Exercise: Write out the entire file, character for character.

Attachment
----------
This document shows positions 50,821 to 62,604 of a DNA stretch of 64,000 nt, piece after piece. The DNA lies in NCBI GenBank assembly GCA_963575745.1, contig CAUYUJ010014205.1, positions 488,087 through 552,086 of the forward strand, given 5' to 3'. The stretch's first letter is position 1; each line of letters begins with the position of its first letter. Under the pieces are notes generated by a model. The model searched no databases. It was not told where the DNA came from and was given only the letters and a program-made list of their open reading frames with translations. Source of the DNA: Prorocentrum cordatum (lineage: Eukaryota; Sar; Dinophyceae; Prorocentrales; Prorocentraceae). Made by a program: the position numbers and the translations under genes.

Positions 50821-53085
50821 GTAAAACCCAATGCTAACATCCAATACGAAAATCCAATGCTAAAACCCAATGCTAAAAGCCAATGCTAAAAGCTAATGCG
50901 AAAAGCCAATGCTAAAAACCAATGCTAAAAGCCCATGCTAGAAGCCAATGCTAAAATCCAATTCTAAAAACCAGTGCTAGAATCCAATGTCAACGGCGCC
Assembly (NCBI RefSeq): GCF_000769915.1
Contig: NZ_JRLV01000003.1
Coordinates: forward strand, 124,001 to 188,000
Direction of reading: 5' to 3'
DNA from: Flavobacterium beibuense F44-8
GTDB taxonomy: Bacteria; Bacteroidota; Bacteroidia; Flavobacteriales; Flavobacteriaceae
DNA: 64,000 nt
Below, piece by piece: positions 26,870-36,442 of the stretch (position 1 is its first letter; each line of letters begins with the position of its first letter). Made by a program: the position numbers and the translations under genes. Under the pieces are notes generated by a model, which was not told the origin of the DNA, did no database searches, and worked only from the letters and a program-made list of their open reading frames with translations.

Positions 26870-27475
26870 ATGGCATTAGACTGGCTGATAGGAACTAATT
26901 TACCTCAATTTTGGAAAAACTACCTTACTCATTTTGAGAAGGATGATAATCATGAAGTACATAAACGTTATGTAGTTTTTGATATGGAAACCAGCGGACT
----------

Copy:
This document shows positions 50,821 to 62,604 of a DNA stretch of 64,000 nt, piece after piece. The DNA lies in NCBI GenBank assembly GCA_963575745.1, contig CAUYUJ010014205.1, positions 488,087 through 552,086 of the forward strand, given 5' to 3'. The stretch's first letter is position 1; each line of letters begins with the position of its first letter. Under the pieces are notes generated by a model. The model searched no databases. It was not told where the DNA came from and was given only the letters and a program-made list of their open reading frames with translations. Source of the DNA: Prorocentrum cordatum (lineage: Eukaryota; Sar; Dinophyceae; Prorocentrales; Prorocentraceae). Made by a program: the position numbers and the translations under genes.

Positions 50821-53085
50821 GTAAAACCCAATGCTAACATCCAATACGAAAATCCAATGCTAAAACCCAATGCTAAAAGCCAATGCTAAAAGCTAATGCG
50901 AAAAGCCAATGCTAAAAACCAATGCTAAAAGCCCATGCTAGAAGCCAATGCTAAAATCCAATTCTAAAAACCAGTGCTAGAATCCAATGTCAACGGCGCC
Assembly (NCBI RefSeq): GCF_000769915.1
Contig: NZ_JRLV01000003.1
Coordinates: forward strand, 124,001 to 188,000
Direction of reading: 5' to 3'
DNA from: Flavobacterium beibuense F44-8
GTDB taxonomy: Bacteria; Bacteroidota; Bacteroidia; Flavobacteriales; Flavobacteriaceae
DNA: 64,000 nt
Below, piece by piece: positions 26,870-36,442 of the stretch (position 1 is its first letter; each line of letters begins with the position of its first letter). Made by a program: the position numbers and the translations under genes. Under the pieces are notes generated by a model, which was not told the origin of the DNA, did no database searches, and worked only from the letters and a program-made list of their open reading frames with translations.

Positions 26870-27475
26870 ATGGCATTAGACTGGCTGATAGGAACTAATT
26901 TACCTCAATTTTGGAAAAACTACCTTACTCATTTTGAGAAGGATGATAATCATGAAGTACATAAACGTTATGTAGTTTTTGATATGGAAACCAGCGGACT